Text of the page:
The government announced plans Wednesday to outlaw prostitution involving women forced into the sex trade through illegal trafficking, but the move was sharply criticised by experts.
Home Secretary Jacqui Smith wants to criminalise paying for sex "controlled for another person's gain" in England and Wales after rejecting a total ban on prostitution because of insufficient public support.
Under current laws, buying or selling sex is not illegal but other activities related to prostitution are, such as soliciting, kerb-crawling and pimping.
"Trafficked women don't have a choice, men do... If there was not a demand for sex with trafficked women, there would be less trafficking."
Under the proposed changes, a man who pays for sex with a prostitute who has been trafficked or is being pimped will get a criminal record and could be liable for a fine of up to 1,000 pounds.
Not knowing that the prostitute had been trafficked or was being pimped will not be a defence in court.
Britain's laws on paying for sex have been in the spotlight since the murder of five prostitutes by a serial killer in Ipswich in 2006.
In recent years, the government has proposed a series of measures including relaxing the law by allowing groups of women to work together in brothels and introducing prostitution tolerance zones, later ditched.
Research from Exeter University says there are around 80,000 prostitutes in Britain, of whom 20,000 have come from abroad.
Smith's plan, which shifts the focus on to punishing people who pay for sex rather than accommodating sex workers, is strongly opposed by the English Collective of Prostitutes (ECP), which represents people in the trade and wants the laws loosened.
"Workers don't benefit from criminalisation - the ECP has been inundated by women who have been raided, arrested and charged and face imprisonment for running safe, discrete premises where no coercion is taking place," the ECP said.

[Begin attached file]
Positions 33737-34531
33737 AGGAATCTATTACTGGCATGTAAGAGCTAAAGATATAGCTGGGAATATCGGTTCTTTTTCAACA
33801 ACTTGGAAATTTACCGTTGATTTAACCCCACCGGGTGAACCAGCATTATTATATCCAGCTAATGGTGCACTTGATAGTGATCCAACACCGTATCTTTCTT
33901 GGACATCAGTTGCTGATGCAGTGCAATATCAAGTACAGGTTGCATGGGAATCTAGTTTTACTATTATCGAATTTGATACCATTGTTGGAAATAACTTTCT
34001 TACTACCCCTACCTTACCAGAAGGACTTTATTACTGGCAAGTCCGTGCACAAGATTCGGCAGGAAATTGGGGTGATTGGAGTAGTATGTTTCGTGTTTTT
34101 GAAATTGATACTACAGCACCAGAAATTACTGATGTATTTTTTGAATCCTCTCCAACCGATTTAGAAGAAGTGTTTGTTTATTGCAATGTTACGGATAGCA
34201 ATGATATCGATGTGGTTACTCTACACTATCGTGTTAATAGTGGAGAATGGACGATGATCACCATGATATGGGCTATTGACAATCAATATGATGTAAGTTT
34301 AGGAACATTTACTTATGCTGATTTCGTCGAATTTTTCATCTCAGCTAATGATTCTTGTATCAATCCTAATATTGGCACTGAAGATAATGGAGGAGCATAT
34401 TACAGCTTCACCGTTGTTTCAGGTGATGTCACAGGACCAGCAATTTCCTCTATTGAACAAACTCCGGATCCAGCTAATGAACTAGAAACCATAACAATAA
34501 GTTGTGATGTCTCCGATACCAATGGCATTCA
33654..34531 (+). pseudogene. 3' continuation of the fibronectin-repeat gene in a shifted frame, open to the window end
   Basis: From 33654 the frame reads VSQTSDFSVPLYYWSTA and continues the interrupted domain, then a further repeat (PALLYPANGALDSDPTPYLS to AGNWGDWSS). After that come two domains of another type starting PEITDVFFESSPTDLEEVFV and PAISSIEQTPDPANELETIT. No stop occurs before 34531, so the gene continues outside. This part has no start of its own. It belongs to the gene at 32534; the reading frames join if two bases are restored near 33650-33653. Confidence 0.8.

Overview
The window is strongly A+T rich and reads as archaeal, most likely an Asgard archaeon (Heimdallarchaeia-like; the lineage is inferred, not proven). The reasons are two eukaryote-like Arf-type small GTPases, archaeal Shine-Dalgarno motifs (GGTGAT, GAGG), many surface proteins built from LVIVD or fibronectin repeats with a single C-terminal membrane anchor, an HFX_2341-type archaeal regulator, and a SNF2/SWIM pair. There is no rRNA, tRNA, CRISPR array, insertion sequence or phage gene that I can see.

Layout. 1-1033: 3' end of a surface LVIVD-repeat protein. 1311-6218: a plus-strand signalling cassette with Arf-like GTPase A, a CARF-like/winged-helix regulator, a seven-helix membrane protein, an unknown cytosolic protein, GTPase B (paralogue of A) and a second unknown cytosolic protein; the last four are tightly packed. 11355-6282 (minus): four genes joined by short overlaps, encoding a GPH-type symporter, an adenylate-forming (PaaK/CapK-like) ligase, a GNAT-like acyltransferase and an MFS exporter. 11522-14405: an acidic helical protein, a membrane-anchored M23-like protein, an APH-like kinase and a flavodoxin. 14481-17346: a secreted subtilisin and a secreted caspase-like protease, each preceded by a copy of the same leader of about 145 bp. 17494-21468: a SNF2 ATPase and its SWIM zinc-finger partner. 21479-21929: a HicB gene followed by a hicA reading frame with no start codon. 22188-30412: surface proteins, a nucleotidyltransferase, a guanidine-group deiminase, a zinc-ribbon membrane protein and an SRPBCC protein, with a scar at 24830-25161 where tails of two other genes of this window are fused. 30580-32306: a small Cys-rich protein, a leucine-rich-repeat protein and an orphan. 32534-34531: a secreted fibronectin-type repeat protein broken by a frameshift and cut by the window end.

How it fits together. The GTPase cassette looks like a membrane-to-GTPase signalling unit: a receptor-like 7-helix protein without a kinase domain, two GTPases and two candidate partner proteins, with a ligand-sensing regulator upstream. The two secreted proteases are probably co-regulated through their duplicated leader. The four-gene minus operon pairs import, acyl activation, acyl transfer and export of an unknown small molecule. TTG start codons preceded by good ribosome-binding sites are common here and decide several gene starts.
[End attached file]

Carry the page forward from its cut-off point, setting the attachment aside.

"Anti-trafficking legislation is being used to justify these raids... how can women who want to get out of prostitution find another job if they have a criminal record?" added a statement on its website.
A leading academic in the field has also spoken out against the proposal, accusing the government of "posture politics".
Belinda Brooks-Gordon, a reader in psychology and social policy at Birkbeck College, University of London, told AFP that a "tiny, tiny proportion" of people working in the British sex industry were trafficked.
"Nobody doubts that they are very vulnerable people in need of great help but this kind of sexual McCarthyism doesn't help those people," she said. "This will in effect be an all-out ban but it's a dishonest all-out ban."
And a spokesman for the sex workers' branch of the GMB union added: "These proposals will at best be ineffective and at worst increase the danger and criminalisation that sex workers face."
The government is likely to include the proposed legislation in the Queen's Speech - the programme for the next session of parliament - on December 3.